The height of Canada covers more than half of the entire Northern Hemisphere. East to west, Canada, which is 4,700 miles wide, has six different time zones. Even with all of this space, less than one half of one percent of the world’s population lives in Canada. The northern part of the country is in the Arctic and has ice and glaciers. There are more than 879,800 lakes in Canada, which is more than the rest of the world’s lakes combined. The Great Lakes have about 18% of the world’s fresh lake water. Canada also has mountains, hills, swaps, and dense forests. You can find some of oldest rocks in the world in area of Canada called the Canadian Shield.
Because it’s so big, the climate of Canada varies. On the west side of the country, the weather remains mild. The northern parts, however, have some of the coldest year-round temperatures in the world. The central region has cold winters and hot summers, and the forests have lots of wildlife, like bears, moose, and caribou. In general, Canadians care about protecting the environment. They have 41 national parks and three marine conservation areas. Canada has the longest coastline in the world and a whopping 90% of the country is uninhabited.
Canada’s history began 15,000 to 30,000 years ago, when a land bridge connected North America to Asia (called Beringia). The Vikings, led by a man named Leif Erickson, explored the coast and unsuccessfully tried to start a colony in Newfoundland in around 1,000 CE. In the 16th century, the British and French decided to establish trading posts in North America. The fur trade became very popular and this caused them to speed up their colonization of the land in Canada and the upper part of America. Conflicts and tensions between farmers and fur traders led to four wars between the British and the French between 1869 and 1763.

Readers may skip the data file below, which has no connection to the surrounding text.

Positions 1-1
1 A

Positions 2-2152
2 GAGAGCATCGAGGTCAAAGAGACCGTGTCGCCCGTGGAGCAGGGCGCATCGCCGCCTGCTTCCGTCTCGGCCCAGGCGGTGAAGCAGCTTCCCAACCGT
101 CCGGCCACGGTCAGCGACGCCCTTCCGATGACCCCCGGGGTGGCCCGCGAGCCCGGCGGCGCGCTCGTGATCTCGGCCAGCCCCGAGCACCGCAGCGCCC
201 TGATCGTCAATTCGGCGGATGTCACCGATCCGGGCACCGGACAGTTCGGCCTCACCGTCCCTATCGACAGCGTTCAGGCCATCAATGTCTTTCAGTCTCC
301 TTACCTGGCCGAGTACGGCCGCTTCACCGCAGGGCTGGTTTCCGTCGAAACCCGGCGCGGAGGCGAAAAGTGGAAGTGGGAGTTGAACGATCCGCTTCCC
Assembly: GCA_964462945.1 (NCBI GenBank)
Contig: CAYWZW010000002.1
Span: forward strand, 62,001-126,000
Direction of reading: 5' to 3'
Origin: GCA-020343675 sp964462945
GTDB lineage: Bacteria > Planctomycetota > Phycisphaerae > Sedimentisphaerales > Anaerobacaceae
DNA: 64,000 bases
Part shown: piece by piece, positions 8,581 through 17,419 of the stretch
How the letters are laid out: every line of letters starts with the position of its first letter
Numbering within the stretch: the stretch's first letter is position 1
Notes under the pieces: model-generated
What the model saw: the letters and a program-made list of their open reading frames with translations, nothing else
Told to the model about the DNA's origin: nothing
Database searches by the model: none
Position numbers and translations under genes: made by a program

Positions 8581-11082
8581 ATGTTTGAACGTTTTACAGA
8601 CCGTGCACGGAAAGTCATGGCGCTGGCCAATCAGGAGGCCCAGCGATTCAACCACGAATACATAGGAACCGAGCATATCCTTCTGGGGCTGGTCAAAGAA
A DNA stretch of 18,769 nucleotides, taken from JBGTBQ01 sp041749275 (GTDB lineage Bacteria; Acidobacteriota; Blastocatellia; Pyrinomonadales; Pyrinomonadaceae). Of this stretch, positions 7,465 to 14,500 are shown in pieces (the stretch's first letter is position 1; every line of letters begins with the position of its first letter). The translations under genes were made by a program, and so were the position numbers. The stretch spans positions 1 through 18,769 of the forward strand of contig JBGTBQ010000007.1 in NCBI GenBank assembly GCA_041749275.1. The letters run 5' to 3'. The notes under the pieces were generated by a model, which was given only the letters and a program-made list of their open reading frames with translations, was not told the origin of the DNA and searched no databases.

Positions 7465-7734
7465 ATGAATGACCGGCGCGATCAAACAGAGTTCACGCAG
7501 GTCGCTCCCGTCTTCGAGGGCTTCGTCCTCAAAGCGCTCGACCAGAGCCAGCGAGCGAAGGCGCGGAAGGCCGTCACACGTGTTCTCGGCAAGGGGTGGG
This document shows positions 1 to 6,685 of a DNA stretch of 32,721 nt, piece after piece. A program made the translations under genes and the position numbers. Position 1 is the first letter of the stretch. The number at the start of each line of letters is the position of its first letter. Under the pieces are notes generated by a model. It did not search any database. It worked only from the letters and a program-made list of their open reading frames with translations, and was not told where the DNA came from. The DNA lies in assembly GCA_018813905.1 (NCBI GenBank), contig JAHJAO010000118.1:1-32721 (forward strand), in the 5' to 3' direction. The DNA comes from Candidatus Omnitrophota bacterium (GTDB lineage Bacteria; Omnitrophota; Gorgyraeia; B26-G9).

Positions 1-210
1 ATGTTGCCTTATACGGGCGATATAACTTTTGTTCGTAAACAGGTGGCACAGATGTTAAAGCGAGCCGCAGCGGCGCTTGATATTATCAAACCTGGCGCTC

One of these wars was the French and Indian War, which resulted in Britain taking control of Canada. This war was disastrous for the economies of both countries and, despite Britain’s control, the French kept a strong footing in Canada. We didn’t call Canada by that name until 1841. Before then, we called it New France. Today, many people in Canada speak French, and many speak both French and English.